For modern Muslims, faith and democracy are compatible, says Iranian Nobel laureate

“Governments should be separate from ideologies, and elected representatives of the people should determine the laws that govern them,” said Nobel laureate and Iranian human rights activist Shirin Ebadi during a recent talk at Yale.

“Governments should be separate from ideologies, and elected representatives of the people should determine the laws that govern them,” said Nobel laureate and Iranian human rights activist Shirin Ebadi during a recent talk at Yale.

Shirin Ebadi

More than 400 people gathered at the Yale Law School’s Levinson Auditorium March 3 to hear Ebadi deliver the second Gruber Distinguished Lecture in Global Justice. Her talk, “Human Rights in the Muslim World,” addressed whether or not Islam is compatible with a democratic system of government that supports human rights.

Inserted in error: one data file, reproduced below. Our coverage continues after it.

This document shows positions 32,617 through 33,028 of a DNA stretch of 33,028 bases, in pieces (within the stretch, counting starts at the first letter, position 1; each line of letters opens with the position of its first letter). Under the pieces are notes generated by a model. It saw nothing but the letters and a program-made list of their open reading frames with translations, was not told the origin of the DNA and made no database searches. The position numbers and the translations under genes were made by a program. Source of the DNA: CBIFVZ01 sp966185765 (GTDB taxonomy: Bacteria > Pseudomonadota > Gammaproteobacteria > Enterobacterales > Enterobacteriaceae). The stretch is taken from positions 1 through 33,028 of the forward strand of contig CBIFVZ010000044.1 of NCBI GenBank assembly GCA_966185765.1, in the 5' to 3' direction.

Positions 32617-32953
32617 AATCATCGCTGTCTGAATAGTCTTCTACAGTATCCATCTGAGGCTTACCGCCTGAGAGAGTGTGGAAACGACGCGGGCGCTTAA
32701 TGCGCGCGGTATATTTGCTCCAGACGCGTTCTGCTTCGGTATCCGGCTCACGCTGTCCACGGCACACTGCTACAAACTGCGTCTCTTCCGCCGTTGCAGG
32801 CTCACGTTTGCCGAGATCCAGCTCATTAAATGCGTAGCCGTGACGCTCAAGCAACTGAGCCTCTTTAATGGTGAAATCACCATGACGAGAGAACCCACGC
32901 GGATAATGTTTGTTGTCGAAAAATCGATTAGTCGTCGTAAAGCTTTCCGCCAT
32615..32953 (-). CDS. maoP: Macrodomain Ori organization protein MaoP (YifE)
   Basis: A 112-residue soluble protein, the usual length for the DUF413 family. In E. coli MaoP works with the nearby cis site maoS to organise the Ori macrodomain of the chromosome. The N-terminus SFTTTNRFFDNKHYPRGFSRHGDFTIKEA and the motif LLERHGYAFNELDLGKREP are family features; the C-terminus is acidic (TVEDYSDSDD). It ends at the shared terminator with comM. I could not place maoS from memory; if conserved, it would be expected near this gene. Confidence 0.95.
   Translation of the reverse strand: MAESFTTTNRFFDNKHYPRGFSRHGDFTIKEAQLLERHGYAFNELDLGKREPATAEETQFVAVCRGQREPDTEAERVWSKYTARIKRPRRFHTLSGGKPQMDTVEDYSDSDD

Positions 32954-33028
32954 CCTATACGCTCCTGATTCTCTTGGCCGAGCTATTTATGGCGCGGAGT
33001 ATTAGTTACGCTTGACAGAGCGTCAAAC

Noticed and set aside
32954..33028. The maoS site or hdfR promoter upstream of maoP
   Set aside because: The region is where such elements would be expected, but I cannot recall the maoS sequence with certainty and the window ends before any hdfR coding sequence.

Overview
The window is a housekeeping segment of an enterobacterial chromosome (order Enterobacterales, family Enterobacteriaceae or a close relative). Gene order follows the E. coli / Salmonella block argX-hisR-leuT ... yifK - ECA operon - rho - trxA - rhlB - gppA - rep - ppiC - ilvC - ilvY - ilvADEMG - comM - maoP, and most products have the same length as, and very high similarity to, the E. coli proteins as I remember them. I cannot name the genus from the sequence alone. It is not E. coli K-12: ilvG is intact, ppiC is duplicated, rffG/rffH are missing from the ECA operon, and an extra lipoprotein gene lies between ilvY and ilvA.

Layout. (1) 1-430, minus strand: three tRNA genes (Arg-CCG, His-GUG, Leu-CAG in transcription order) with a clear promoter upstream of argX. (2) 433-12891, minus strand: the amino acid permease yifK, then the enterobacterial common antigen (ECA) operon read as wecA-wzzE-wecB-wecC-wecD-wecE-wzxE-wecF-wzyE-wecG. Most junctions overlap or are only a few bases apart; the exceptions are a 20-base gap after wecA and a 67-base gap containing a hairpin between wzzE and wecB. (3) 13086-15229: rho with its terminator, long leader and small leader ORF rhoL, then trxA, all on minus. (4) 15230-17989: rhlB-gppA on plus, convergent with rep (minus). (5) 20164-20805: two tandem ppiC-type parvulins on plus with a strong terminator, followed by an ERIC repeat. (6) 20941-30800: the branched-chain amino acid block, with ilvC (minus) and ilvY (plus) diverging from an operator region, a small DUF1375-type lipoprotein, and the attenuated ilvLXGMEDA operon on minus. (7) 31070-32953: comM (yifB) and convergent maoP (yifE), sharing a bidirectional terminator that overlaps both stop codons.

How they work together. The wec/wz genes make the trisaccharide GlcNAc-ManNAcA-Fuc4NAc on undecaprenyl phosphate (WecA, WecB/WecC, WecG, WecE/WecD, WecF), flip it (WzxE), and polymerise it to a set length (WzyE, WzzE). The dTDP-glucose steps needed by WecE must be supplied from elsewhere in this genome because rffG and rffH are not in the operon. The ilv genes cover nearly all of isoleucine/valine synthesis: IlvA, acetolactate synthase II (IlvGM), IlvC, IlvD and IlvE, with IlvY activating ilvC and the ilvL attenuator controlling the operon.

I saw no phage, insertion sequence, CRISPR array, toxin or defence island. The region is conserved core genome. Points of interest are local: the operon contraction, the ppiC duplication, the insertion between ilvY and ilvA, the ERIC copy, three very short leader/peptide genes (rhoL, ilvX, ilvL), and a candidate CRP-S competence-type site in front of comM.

Ebadi became the first woman judge in Iran at age 23, but was dismissed from the bench along with other women judges following Iran’s Islamic Revolution in 1979. She was demoted to a clerk in her own courtroom before resigning.

“After that, she was forced to choose her own commitments, and she chose to give voice to the voiceless, defense to the defenseless, and provide justice,” said Robert Post, dean of the Yale Law School in his introduction of Ebadi. “She remains fearless.”

In 2003 Ebadi became the first Muslim woman and first Iranian awarded the Nobel Peace Prize. She was recognized for her work on behalf of Iranian children, women, and political prisoners.

Speaking through a translator, Ebadi discussed the differences between fundamental and modern Muslim approaches to government; discriminatory laws against women and religious minorities in Iran; censorship of political dissidents; and relations between Iran and the United States.